Bolstering the nation’s public health infrastructure will be a cross-departmental effort in government, and the Office of the National Coordinator for Health Information Technology is carving out the role it will play related to data sharing.
Speaking at a virtual Health Affairs Policy Spotlight event on Thursday, ONC head Dr. Micky Tripathi said that the agency is working closely with the Centers for Disease Control and Prevention to break down the data silos that exist between clinical systems, administrative systems and public health systems.
During the Covid-19 pandemic, for example, state and local public health entities had challenges sharing information with both the CDC and each other across jurisdictions, Tripathi said.
There are several ways in which the ONC can help further integration, starting with the Trusted Exchange Framework and Common Agreement, or TEFCA. Released in 2019, TEFCA aims to provide a nationwide governance framework for interoperability. One of the goals the ONC has with TEFCA is to enable not only providers to share information with each other, but also have public health agencies be a direct participant in that network, Tripathi said.
“[We want to remove] silos and independent pipes for public health, [so that] they are a part of the general information-sharing infrastructure that is already up and running,” he said.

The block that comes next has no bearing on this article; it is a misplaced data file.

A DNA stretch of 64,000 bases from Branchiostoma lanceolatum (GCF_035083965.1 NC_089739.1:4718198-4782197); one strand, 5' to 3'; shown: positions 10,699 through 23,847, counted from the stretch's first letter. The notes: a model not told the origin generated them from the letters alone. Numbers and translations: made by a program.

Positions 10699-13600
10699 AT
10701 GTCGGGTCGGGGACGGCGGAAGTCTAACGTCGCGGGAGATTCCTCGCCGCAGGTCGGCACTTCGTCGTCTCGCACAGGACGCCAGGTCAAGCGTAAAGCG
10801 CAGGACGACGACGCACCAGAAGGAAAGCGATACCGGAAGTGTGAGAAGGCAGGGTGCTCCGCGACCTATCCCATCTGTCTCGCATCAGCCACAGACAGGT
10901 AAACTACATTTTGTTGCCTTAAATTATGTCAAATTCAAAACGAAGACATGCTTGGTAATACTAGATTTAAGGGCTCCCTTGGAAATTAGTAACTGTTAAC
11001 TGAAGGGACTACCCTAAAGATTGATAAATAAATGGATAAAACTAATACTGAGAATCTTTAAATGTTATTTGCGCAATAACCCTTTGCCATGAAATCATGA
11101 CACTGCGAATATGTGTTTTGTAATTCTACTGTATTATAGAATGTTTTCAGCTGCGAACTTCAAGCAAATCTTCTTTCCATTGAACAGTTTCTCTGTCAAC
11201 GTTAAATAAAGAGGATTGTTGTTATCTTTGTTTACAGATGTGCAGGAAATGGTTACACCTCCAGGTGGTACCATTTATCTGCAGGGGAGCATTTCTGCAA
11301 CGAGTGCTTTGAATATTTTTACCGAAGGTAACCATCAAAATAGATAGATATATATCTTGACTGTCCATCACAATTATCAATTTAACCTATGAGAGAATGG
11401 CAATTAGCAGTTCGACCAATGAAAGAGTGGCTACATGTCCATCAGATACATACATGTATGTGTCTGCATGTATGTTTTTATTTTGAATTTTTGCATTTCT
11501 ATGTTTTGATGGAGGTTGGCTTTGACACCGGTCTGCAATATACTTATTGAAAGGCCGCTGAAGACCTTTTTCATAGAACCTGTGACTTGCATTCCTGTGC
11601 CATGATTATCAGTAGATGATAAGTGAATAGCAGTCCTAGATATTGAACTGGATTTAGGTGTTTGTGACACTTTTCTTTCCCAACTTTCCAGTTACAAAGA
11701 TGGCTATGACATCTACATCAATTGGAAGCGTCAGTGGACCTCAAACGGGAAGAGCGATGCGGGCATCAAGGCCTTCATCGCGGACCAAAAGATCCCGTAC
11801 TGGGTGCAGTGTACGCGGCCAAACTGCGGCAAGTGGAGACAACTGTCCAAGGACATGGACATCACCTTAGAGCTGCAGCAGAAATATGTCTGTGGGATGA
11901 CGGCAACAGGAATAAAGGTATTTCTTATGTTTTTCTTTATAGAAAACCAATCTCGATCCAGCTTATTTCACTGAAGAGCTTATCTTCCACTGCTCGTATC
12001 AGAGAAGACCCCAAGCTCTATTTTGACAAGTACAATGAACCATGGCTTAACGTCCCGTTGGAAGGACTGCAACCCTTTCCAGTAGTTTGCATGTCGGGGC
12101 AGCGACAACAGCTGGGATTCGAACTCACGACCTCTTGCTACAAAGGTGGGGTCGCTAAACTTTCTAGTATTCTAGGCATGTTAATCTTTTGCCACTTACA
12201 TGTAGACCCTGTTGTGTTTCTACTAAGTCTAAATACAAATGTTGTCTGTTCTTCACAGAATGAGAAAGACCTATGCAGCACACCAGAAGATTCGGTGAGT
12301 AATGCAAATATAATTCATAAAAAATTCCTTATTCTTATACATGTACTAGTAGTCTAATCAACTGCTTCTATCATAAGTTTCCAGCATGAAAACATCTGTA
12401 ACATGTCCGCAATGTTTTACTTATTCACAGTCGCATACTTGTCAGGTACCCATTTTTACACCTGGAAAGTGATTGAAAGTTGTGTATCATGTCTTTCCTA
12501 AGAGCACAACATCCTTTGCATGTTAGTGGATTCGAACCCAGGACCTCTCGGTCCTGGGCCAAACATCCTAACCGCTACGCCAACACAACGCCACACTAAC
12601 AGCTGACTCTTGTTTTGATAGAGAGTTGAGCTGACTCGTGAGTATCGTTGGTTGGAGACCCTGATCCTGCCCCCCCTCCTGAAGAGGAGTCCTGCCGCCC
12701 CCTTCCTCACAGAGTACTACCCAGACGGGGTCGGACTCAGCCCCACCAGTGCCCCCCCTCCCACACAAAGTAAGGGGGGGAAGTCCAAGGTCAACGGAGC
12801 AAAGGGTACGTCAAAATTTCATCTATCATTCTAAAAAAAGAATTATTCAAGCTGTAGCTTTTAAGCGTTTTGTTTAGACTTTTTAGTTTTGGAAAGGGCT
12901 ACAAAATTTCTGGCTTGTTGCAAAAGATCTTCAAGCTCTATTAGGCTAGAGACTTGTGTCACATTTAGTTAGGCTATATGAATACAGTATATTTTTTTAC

To include public health agencies in that infrastructure, there will need to be better data standardization.
For example, the pandemic made clear that laboratory data standardization is severely lacking across the country, Tripathi said.
“The CDC had identified two very specific lab codes that labs were supposed to use for Covid tests,” he said. “And what got reported by a number of organizations was that public health systems were receiving 200 different types of lab codes representing Covid because there was no monitoring, no enforcement.”
Another area that needs to see improvement for true data integration is patient matching.
During the pandemic, public health agencies would receive case reports from hospitals and a separate feed of electronic lab results, Tripathi said. But there was not enough demographic information — and nor is there a nationwide patient identifier — to match the data with certainty.
To help improve data standardization and patient matching, the ONC is working with the CDC to extend the United States Core Data for Interoperability, or USCDI, to directly apply to public health entities.
The USCDI is a set of standards that EHRs must follow when displaying certain data sets. Extending these standards to public health entities would allow for greater standardization of data and interoperability with provider and lab systems, Tripathi said.
At the moment, there is a renewed focus on public health and resources are being poured into enhancing its infrastructure, which will help government agencies achieve their goals. But Tripathi believes there needs to be a more consistent approach.
“[There is] a historic pattern of feast or famine that as a country we’ve had with public health,” he said. “After crises we tend to inject a whole bunch of money, and then that money starts to fall away, and then there are long periods of time in between crises where we underinvest in public health systems.”
“And that presents a challenge for making a rational, sustained investment to create the kind of public health information system that everyone living in the United States deserves,” he added.
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